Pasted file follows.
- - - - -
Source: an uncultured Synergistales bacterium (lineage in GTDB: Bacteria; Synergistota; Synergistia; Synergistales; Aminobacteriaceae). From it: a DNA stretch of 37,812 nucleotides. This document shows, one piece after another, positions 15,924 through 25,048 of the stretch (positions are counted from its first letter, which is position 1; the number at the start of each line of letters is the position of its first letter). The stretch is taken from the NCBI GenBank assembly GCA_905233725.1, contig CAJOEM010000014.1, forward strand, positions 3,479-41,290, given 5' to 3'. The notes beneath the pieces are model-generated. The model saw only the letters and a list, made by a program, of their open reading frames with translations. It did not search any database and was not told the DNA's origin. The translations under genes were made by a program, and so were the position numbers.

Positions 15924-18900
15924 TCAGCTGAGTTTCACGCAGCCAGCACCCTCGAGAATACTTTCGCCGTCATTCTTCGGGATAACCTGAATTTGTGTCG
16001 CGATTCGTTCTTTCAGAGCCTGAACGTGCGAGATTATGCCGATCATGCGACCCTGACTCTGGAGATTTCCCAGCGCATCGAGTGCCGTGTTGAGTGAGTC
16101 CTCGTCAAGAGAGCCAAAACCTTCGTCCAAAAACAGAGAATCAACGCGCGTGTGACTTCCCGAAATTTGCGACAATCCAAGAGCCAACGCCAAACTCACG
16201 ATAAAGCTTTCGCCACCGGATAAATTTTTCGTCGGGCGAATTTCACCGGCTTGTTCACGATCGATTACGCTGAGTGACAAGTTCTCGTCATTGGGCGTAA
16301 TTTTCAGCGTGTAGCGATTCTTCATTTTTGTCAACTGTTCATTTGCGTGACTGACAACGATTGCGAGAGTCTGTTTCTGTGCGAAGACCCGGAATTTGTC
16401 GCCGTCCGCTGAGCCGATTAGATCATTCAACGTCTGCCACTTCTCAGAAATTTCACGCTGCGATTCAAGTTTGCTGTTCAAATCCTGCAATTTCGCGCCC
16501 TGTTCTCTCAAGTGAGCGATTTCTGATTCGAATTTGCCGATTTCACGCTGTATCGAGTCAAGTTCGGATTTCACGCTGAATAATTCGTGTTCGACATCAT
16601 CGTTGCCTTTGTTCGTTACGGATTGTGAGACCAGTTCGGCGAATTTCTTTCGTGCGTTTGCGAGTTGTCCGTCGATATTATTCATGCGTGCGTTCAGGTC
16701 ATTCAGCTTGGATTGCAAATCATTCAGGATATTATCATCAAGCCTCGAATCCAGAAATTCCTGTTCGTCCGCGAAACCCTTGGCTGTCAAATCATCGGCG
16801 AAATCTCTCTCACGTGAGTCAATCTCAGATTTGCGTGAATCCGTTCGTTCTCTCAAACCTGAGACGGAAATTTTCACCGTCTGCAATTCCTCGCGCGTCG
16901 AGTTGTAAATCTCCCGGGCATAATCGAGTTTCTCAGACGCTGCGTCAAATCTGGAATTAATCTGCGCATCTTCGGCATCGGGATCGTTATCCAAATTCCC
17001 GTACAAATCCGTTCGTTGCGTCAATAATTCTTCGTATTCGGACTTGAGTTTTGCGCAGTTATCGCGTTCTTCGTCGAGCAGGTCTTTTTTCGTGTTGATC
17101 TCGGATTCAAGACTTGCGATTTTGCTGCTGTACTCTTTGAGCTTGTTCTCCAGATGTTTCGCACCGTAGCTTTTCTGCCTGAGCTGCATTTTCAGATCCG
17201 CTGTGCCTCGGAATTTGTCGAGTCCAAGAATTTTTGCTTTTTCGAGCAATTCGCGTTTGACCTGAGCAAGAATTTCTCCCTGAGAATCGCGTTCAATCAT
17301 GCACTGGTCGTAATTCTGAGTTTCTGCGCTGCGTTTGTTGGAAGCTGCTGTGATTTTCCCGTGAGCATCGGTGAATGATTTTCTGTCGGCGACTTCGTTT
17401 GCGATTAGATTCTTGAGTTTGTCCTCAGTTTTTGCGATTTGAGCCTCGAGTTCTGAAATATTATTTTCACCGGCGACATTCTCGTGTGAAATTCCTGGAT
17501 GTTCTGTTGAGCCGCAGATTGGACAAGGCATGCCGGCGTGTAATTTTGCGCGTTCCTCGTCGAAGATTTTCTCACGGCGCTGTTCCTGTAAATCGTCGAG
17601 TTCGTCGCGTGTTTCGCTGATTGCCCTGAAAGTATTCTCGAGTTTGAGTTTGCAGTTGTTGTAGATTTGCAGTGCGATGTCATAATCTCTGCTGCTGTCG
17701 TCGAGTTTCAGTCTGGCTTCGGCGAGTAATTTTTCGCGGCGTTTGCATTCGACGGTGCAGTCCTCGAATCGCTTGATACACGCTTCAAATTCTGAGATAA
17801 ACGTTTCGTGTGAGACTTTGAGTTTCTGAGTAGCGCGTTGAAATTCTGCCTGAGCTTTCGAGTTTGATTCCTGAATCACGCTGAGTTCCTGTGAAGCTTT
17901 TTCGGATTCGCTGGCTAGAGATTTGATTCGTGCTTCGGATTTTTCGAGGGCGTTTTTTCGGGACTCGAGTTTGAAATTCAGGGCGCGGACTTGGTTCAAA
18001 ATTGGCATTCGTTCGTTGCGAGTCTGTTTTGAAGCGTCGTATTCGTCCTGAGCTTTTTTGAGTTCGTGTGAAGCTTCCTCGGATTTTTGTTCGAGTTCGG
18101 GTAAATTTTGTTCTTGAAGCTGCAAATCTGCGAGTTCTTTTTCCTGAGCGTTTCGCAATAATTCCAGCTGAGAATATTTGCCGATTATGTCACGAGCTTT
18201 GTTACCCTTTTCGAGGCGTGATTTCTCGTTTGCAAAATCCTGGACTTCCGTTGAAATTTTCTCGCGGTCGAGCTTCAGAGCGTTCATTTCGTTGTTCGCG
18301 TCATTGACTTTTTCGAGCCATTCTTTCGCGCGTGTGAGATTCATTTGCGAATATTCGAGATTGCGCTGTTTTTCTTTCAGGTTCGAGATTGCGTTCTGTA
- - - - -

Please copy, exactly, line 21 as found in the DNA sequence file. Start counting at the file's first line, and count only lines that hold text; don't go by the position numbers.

17701 TCGAGTTTCAGTCTGGCTTCGGCGAGTAATTTTTCGCGGCGTTTGCATTCGACGGTGCAGTCCTCGAATCGCTTGATACACGCTTCAAATTCTGAGATAA